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Georgian Parliament Overrides President’s Veto on Foreign Agents Law

The parliament of Georgia has overridden the earlier veto of a law that would require NGOs in Georgia to disclose themselves as “agents of foreign influence” if they receive 20 percent or more of their funding from abroad.

Currently, there are over 25,000 NGOs active in Georgia, 90 percent of which are believed to be foreign-funded, creating a ratio of one NGO to every 148 citizens. Prior to this new law, NGOs did not even have to disclose whether they were funded from abroad. 

Georgia’s French-born President Salome Zourabichvili, who was the French ambassador to Georgia before moving into Georgian politics after 2004 Rose Revolution in Georgia, had initially vetoed the law. The Presidential veto was subsequently overridden by a Parliamentary vote of 66–0, followed by an 84–4 vote on the law itself. 

According to Prime Minister Irakli Kobakhidze of Georgia, ahead of the vote to override, various foreign politicians had tried to blackmail him into opposing the law. Kobakhidze has even claimed that during a phone call, an EU Commissioner listed the recent assassination attempt against Slovakian Prime Minister Robert Fico while discussing Western responses to the law, though this claim has been denied by the EU.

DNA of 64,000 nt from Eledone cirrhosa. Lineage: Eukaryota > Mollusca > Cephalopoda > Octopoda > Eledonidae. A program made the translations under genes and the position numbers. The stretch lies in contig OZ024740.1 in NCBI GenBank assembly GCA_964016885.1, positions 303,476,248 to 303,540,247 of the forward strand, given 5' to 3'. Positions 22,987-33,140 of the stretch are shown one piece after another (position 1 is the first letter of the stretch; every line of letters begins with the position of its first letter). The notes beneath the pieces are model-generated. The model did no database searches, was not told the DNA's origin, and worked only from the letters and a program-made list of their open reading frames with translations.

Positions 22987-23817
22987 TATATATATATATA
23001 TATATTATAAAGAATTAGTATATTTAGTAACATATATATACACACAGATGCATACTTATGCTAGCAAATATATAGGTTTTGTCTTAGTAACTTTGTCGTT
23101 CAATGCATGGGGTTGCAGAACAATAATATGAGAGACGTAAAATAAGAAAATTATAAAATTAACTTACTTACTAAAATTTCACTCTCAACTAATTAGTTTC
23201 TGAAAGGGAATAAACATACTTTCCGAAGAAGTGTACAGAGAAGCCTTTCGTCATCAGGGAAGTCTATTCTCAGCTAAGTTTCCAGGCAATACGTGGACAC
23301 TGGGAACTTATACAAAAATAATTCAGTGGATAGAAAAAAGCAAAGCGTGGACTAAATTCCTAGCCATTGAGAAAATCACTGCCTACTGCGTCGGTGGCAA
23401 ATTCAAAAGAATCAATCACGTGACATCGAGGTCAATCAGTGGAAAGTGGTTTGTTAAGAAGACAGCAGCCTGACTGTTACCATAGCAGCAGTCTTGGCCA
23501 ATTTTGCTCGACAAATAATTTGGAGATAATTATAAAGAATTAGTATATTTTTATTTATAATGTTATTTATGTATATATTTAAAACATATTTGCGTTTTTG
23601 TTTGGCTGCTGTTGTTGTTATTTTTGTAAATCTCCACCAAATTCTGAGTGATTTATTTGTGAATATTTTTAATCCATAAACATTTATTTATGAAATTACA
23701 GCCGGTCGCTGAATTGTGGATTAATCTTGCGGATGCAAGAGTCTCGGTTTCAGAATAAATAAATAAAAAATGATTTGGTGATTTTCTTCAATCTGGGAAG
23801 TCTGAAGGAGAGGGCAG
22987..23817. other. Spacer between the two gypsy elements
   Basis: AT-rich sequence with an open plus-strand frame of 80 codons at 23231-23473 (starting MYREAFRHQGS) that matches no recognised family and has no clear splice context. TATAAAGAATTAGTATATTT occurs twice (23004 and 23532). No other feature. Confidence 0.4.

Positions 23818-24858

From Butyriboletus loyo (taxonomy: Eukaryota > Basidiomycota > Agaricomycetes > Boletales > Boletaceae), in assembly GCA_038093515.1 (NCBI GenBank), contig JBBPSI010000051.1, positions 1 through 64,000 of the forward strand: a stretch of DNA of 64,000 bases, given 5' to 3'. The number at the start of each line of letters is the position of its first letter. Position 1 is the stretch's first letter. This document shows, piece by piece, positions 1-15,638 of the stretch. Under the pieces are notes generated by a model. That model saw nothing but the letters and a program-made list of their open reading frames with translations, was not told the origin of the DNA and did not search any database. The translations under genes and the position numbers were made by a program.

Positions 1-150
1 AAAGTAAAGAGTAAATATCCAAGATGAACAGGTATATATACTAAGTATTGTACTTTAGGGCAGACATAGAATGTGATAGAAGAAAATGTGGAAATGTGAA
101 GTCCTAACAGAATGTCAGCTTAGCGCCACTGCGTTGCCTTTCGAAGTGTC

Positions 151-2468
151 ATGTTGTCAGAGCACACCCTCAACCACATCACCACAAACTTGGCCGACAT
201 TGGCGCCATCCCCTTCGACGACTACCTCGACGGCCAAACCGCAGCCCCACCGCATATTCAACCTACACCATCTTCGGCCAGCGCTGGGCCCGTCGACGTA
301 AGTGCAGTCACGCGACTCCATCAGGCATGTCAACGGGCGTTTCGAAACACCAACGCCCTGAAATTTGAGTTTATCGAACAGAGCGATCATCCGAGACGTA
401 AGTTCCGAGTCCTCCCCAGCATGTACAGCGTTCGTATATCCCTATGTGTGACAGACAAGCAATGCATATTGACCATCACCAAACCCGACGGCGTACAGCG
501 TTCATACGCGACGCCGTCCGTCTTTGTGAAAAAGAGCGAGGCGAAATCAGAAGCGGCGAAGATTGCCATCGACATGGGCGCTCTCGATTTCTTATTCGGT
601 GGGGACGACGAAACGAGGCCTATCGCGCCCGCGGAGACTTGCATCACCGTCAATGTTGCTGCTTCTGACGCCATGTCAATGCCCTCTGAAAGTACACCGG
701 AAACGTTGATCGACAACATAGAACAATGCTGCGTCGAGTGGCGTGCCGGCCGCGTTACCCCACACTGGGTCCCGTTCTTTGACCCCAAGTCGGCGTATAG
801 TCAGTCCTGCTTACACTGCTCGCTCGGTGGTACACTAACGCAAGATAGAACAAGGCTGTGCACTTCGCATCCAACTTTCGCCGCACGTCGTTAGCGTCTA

The authors of the bill list America’s 1938 Foreign Agents Registration Act (FARA) as inspiration, an act that requires those working on behalf of foreign governments to disclose their lobbying activities. Nevertheless, the opponents of the Georgian law have argued that the proposed legislation goes further than America’s FARA, since it includes foreign humanitarian and cultural organizations as foreign agents.

President of the European Council Charles Michel stated that he believes that the law is “a step backward and takes Georgia further away from its EU path.”



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